fluid by special impulses, the subject of exact calculation- so that
it became easy to determine in what precise period an impulse of given
extent would engirdle the orb, and impress (for ever) every atom of
the atmosphere circumambient. Retrograding, they found no
difficulty, from a given effect, under given conditions, in
determining the value of the original impulse. Now the
mathematicians who saw that the results of any given impulse were
absolutely endless- and who saw that a portion of these results were
accurately traceable through the agency of algebraic analysis- who
saw, too, the facility of the retrogradation- these men saw, at the
same time, that this species of analysis itself, had within itself a
capacity for indefinite progress- that there were no bounds
conceivable to its advancement and applicability, except within the
intellect of him who advanced or applied it. But at this point our
mathematicians paused.
OINOS. And why, Agathos, should they have proceeded?
AGATHOS. Because there were some considerations of deep interest
beyond. It was deducible from what they knew, that to a being of
infinite understanding- one to whom the perfection of the algebraic
analysis lay unfolded- there could be no difficulty in tracing every
impulse given the air- and the ether through the air- to the
remotest consequences at any even infinitely remote epoch of time.
It is indeed demonstrable that every such impulse given the air, must,
in the end, impress every individual thing that exists within the
universe;- and the being of infinite understanding- the being whom
we have imagined- might trace the remote undulations of the impulse-
trace them upward and onward in their influences upon all particles of
an matter- upward and onward for ever in their modifications of old
forms- or, in other words, in their creation of new- until he found
them reflected- unimpressive at last- back from the throne of the
Godhead. And not only could such a thing do this, but at any epoch,
should a given result be afforded him- should one of these
numberless comets, for example, be presented to his inspection- he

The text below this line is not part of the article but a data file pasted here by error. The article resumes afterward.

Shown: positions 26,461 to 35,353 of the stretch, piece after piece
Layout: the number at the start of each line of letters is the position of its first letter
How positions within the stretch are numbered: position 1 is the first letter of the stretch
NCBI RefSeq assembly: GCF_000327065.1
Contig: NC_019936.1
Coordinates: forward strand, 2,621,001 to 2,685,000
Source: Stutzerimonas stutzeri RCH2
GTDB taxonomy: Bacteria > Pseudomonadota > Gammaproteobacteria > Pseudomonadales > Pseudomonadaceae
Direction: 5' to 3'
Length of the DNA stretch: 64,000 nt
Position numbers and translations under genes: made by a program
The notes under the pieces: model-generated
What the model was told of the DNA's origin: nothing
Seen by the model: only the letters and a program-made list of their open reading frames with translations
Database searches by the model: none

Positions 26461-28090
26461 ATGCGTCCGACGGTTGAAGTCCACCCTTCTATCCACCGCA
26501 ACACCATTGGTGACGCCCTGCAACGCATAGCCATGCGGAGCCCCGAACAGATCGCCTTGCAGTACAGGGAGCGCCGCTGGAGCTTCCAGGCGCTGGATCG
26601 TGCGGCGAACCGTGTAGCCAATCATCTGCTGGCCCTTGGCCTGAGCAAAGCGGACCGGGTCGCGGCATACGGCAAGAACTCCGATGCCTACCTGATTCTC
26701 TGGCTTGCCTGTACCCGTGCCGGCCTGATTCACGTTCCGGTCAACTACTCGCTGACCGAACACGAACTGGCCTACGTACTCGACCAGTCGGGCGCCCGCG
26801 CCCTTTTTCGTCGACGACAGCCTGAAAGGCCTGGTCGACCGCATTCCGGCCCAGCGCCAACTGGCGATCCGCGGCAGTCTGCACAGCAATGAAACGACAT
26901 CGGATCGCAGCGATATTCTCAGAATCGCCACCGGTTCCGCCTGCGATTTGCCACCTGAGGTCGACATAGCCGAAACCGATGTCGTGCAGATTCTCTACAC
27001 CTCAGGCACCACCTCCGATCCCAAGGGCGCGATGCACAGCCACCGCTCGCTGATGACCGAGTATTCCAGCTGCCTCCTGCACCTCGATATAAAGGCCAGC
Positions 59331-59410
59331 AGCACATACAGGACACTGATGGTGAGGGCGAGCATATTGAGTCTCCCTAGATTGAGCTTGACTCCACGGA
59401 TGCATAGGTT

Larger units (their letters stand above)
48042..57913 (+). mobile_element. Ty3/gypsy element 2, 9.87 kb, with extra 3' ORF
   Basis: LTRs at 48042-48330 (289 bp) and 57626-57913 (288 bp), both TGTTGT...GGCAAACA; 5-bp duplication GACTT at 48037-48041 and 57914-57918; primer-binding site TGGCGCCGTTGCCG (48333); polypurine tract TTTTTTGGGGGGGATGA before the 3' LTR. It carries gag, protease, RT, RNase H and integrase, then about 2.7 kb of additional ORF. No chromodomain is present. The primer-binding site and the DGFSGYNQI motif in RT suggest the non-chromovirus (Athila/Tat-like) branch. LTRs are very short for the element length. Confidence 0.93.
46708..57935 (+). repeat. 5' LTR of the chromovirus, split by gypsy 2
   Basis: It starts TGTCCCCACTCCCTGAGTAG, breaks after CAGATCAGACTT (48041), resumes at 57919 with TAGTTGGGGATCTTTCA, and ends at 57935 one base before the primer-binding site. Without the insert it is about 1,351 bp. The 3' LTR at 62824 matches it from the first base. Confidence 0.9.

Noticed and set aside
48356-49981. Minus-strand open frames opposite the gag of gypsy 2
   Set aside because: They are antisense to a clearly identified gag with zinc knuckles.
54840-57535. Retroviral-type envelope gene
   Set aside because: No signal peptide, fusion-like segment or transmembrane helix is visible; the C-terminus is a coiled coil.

could have no difficulty in determining, by the analytic
retrogradation, to what original impulse it was due. This power of
retrogradation in its absolute fulness and perfection- this faculty of
referring at all epochs, all effects to all causes- is of course the
prerogative of the Deity alone- but in every variety of degree,
short of the absolute perfection, is the power itself exercised by the
whole host of the Angelic intelligences.
OINOS. But you speak merely of impulses upon the air.
AGATHOS. In speaking of the air, I referred only to the earth; but
the general proposition has reference to impulses upon the ether-
which, since it pervades, and alone pervades all space, is thus the
great medium of creation.
OINOS. Then all motion, of whatever nature, creates?
AGATHOS. It must: but a true philosophy has long taught that the
source of all motion is thought- and the source of all thought is-
OINOS. God.
AGATHOS. I have spoken to you, Oinos, as to a child of the fair
Earth which lately perished- of impulses upon the atmosphere of the
Earth.
OINOS. You did.
AGATHOS. And while I thus spoke, did there not cross your mind
some thought of the physical power of words? Is not every word an
impulse on the air?
OINOS. But why, Agathos, do you weep- and why, oh why do your
wings droop as we hover above this fair star- which is the greenest
and yet most terrible of all we have encountered in our flight? Its
brilliant flowers look like a fairy dream- but its fierce volcanoes
like the passions of a turbulent heart.
AGATHOS. They are!- they are! This wild star- it is now three
centuries since, with clasped hands, and with streaming eyes, at the
feet of my beloved- I spoke it- with a few passionate sentences-
into birth. Its brilliant flowers are the dearest of all unfulfilled
dreams, and its raging volcanoes are the passions of the most
turbulent and unhallowed of hearts.
THE END